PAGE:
Not only did we spot our first Manatee within minutes of being at the Sanctuary, we ended up seeing a total of 7 throughout the day! A number that high is quite rare, and we gave all of the credit to our veteran guides with “sea eyes”, Harry Sr. & Harry Jr. As their names would suggest, they are a father and son duo who grew up on Caye Caulker in Belize and know everything there is to know about the island, the sea and the Manatees. None of our questions about these herbivores went unanswered and their ability to spot these creatures was remarkable.
A great sighting of a Manatee
But our day wasn’t all about sitting on a boat spotting majestic mammals, we wanted to get wet too! unfortunately, we weren’t able to snorkel with the Manatees, but we were still able to don and mask and fins and explore the stunning Belize Barrier Coral Reef that lays just 300 meters offshore. We snorkelled above the colourful coral, spotting a sting ray, moray eel and many species of fish. We also saw a few playful dolphins when we were on the boat. The marine life in Belize is fantastic.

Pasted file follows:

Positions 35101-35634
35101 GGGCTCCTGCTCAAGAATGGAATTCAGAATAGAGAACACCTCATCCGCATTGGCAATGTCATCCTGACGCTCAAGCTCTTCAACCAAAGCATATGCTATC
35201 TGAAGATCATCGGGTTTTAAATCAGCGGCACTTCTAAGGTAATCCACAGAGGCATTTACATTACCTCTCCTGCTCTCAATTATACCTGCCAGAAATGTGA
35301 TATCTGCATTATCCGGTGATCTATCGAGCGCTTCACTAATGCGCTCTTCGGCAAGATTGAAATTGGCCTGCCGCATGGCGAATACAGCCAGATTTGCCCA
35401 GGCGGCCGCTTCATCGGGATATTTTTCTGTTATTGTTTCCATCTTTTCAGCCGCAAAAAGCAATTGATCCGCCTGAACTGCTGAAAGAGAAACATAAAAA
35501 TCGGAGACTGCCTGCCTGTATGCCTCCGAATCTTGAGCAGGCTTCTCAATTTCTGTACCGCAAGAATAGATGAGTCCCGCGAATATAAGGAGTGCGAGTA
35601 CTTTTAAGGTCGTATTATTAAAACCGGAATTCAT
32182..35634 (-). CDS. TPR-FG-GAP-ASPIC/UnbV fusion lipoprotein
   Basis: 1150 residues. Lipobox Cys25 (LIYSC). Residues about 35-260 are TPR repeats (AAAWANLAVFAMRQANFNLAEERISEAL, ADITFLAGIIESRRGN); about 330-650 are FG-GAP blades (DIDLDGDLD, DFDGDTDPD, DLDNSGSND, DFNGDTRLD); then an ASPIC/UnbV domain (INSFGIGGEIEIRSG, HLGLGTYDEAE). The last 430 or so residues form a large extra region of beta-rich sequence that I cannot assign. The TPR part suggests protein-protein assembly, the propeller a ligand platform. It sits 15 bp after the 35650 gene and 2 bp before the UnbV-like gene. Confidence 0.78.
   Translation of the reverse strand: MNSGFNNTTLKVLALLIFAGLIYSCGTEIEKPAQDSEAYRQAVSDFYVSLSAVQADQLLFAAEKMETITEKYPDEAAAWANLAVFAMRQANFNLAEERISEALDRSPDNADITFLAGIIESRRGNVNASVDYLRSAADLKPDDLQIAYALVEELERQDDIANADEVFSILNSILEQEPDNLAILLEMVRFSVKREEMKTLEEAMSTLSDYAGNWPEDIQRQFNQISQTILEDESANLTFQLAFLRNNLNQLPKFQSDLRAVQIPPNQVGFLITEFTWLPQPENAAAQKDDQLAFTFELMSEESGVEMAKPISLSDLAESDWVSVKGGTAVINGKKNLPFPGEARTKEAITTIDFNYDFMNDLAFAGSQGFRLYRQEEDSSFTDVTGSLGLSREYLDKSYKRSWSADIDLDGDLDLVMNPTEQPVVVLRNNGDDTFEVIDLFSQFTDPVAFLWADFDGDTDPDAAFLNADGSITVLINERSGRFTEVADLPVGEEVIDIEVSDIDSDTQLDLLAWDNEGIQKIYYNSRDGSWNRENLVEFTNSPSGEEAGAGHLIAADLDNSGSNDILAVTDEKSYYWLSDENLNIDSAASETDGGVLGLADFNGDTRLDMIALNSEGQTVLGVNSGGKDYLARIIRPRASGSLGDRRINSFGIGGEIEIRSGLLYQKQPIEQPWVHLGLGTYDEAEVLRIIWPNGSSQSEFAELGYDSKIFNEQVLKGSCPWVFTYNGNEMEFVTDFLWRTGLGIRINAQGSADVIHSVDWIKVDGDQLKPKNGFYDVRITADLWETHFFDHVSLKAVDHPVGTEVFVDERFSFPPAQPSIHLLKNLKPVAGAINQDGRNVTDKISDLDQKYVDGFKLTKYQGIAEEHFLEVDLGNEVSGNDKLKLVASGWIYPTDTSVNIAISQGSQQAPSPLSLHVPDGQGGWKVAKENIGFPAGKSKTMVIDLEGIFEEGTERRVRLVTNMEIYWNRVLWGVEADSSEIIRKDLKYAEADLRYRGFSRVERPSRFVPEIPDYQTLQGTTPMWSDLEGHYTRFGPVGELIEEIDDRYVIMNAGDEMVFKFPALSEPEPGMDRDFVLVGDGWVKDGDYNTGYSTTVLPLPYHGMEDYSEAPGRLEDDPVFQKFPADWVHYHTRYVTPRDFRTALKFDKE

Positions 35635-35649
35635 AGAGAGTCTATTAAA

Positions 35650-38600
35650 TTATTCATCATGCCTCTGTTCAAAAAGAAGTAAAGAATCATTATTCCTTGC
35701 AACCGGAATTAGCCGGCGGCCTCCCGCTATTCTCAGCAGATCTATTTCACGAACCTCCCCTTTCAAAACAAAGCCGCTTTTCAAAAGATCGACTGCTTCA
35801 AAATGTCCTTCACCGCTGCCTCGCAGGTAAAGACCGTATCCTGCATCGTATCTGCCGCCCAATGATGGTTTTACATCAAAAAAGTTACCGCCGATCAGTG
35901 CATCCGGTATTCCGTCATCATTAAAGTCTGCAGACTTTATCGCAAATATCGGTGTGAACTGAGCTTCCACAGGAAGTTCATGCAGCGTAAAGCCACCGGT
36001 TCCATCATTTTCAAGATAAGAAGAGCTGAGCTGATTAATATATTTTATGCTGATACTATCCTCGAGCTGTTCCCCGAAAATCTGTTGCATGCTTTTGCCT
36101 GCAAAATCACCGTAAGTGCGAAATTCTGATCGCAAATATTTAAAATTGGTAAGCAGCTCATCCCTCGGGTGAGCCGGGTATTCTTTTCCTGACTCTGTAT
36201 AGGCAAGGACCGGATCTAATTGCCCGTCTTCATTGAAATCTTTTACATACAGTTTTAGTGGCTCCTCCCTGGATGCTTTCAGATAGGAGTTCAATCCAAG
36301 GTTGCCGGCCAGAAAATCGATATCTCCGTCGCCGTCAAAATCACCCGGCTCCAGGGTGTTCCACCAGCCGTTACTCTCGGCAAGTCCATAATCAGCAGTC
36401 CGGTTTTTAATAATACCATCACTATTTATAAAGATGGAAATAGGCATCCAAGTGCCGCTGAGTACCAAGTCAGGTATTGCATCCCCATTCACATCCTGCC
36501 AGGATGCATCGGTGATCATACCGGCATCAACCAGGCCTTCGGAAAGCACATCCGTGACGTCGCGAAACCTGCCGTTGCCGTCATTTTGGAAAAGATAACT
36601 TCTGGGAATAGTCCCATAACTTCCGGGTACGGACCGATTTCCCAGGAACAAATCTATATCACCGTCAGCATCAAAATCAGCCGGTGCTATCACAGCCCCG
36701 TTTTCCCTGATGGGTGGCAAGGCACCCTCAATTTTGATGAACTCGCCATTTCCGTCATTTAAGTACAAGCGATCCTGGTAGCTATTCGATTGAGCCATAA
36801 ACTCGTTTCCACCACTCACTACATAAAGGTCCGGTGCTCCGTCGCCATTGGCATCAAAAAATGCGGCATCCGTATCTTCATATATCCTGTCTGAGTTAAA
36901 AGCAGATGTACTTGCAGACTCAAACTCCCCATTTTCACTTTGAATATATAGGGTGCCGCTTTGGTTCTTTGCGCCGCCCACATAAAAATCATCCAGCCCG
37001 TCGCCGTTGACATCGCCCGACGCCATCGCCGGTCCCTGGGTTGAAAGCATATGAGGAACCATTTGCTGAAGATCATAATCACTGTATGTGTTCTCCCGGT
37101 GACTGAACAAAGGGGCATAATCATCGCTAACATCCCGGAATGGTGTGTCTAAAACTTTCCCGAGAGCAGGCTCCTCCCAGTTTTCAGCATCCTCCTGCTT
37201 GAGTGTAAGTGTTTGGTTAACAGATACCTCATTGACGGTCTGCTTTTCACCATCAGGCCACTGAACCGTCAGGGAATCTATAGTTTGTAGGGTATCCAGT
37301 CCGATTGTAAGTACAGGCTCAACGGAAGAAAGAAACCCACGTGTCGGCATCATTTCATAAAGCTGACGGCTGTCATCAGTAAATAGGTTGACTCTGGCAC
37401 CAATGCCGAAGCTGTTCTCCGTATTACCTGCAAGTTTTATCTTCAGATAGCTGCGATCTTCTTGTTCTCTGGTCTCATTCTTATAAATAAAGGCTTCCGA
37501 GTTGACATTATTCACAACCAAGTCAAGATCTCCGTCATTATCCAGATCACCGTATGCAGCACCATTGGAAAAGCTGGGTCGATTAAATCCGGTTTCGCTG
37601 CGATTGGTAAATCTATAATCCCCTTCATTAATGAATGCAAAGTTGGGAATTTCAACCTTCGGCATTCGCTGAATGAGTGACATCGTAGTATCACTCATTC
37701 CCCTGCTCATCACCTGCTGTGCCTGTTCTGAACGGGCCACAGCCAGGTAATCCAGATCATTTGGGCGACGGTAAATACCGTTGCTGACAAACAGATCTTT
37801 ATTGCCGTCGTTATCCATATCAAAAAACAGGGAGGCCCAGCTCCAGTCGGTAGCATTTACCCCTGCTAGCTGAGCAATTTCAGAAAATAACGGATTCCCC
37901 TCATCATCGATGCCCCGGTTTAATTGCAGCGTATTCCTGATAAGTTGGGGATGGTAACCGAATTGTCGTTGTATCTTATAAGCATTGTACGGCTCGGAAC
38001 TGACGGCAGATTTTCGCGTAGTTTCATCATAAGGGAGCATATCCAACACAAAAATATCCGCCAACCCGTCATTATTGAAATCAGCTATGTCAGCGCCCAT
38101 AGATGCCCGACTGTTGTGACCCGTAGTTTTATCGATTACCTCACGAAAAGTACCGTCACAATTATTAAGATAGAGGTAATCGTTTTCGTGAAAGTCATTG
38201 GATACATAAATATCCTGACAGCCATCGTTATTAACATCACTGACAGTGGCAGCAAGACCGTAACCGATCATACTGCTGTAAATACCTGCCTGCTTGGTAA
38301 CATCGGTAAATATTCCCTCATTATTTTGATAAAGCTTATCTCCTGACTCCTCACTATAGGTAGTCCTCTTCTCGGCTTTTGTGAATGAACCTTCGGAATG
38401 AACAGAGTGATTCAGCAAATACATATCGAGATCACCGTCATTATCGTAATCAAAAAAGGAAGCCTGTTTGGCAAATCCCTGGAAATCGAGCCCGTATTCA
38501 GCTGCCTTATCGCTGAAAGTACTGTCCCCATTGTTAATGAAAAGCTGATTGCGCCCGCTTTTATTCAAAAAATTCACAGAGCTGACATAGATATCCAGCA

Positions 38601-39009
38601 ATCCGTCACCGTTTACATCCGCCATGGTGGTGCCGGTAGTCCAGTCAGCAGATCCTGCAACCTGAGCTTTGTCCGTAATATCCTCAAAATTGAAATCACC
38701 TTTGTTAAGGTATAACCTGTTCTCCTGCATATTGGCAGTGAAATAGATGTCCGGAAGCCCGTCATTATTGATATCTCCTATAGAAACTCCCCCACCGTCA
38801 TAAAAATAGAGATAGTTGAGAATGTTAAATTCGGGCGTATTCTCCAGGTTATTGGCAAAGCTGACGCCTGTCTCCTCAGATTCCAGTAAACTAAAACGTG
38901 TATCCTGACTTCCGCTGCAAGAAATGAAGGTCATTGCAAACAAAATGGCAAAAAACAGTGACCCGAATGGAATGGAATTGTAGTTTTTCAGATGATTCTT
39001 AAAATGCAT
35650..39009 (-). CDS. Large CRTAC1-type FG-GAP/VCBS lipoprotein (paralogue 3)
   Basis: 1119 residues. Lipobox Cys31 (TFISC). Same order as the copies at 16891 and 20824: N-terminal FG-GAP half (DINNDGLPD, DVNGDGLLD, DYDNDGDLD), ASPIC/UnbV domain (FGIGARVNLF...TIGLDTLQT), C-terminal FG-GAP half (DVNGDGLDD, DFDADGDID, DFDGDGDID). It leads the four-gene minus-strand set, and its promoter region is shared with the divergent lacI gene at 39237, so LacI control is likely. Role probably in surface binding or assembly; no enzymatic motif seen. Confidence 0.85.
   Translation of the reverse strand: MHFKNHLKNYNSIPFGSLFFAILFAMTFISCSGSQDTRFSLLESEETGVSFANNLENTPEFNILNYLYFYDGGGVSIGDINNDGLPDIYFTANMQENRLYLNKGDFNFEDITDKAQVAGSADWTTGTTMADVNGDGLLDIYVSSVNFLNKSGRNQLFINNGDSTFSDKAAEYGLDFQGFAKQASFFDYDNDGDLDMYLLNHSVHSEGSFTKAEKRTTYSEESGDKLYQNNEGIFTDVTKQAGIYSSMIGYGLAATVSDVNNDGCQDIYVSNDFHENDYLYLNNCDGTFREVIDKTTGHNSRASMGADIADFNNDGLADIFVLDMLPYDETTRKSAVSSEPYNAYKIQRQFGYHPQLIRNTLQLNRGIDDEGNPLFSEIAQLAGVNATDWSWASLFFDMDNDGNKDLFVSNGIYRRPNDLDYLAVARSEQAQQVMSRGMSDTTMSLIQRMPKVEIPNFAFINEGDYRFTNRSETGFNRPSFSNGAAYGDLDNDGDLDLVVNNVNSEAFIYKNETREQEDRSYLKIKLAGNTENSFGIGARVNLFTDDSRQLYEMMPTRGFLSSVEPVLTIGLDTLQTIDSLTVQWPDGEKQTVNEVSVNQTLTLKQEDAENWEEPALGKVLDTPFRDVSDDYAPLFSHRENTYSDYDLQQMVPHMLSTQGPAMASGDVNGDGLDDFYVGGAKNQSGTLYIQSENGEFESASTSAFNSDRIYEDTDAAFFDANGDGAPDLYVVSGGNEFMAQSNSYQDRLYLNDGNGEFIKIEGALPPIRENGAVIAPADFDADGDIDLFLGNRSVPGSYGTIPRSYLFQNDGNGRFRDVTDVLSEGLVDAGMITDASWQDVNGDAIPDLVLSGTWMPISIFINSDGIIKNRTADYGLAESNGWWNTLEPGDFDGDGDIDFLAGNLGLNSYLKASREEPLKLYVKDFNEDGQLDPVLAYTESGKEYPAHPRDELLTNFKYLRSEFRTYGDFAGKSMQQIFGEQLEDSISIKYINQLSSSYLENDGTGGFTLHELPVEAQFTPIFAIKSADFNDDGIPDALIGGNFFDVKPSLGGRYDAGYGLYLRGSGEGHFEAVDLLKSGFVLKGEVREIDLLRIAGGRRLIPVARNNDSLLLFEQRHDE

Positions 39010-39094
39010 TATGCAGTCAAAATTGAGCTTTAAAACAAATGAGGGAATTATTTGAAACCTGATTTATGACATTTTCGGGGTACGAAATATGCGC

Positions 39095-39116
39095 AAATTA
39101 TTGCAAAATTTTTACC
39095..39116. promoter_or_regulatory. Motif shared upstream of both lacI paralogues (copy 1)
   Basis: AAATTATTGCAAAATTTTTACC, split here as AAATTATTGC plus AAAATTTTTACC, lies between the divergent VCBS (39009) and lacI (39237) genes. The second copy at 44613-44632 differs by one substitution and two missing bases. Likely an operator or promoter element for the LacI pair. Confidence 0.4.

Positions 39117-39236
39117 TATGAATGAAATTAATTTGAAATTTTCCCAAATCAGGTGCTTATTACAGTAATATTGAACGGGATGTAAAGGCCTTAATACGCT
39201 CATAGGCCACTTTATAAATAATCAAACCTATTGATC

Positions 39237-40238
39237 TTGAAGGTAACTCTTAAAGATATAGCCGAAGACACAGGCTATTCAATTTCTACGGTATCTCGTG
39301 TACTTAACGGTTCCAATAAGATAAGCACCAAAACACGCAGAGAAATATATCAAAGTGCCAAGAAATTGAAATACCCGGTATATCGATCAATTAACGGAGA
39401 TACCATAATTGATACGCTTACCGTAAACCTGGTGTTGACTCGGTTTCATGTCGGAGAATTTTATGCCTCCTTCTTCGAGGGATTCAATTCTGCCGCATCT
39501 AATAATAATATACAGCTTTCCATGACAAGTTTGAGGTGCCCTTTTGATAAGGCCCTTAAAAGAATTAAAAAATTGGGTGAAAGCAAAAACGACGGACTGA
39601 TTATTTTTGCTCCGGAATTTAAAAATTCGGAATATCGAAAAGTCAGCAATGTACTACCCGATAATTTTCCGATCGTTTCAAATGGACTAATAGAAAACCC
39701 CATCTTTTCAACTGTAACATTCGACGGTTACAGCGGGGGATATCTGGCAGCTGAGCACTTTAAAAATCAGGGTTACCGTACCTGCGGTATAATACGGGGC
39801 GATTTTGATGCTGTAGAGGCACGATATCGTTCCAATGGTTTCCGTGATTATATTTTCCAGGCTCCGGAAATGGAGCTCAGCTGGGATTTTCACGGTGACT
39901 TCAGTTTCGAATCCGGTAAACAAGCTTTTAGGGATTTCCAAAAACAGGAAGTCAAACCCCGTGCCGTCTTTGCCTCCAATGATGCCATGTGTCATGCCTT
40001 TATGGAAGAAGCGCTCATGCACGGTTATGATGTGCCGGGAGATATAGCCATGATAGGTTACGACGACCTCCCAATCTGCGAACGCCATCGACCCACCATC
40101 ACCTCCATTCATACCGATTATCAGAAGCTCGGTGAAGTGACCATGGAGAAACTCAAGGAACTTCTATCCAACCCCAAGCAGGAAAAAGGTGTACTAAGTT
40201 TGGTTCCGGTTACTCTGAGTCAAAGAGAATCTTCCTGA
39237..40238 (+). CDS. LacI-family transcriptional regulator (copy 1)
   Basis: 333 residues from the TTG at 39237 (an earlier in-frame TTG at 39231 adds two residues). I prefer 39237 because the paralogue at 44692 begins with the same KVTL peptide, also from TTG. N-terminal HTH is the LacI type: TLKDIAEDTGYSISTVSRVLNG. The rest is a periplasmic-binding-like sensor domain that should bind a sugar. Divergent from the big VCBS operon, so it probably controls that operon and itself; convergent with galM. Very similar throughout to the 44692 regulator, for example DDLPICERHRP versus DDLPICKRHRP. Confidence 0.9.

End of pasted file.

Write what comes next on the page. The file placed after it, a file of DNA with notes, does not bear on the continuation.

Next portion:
The snorkelling was great
We had spotted a dugong during our trip to Mozambique, but we were more than thrilled to spot 7 of its cousins while exploring the sanctuary around Caye Caulker. Just being out on the water really recharged our batteries and we felt so privileged to be able to have this unique experience.
We were interested in E-Z Boy Tours not only because of the welcoming, colourful office right on the water, but because this company is run by one of the first families who settled on Caye Caulker! Opened in 1997, this family run operation has been providing Belizeans with jobs and tourists with safe and memorable excursions for many years. The owner, Hans, is the 5th generation in his family to continue with the tradition of fishing and has now added snorkelling and island trips to the company’s repertoire.
The colourful E-Z Boy Tours office with some live music at night
E-Z Boy Tours have many options when it comes to sightseeing on, or under the water. Six speedboat tours and three sailing tours are available. The sailboats are also available for private charter. Recently, they’ve added a three-day sailing trip to Placencia, with camping on islands along the way.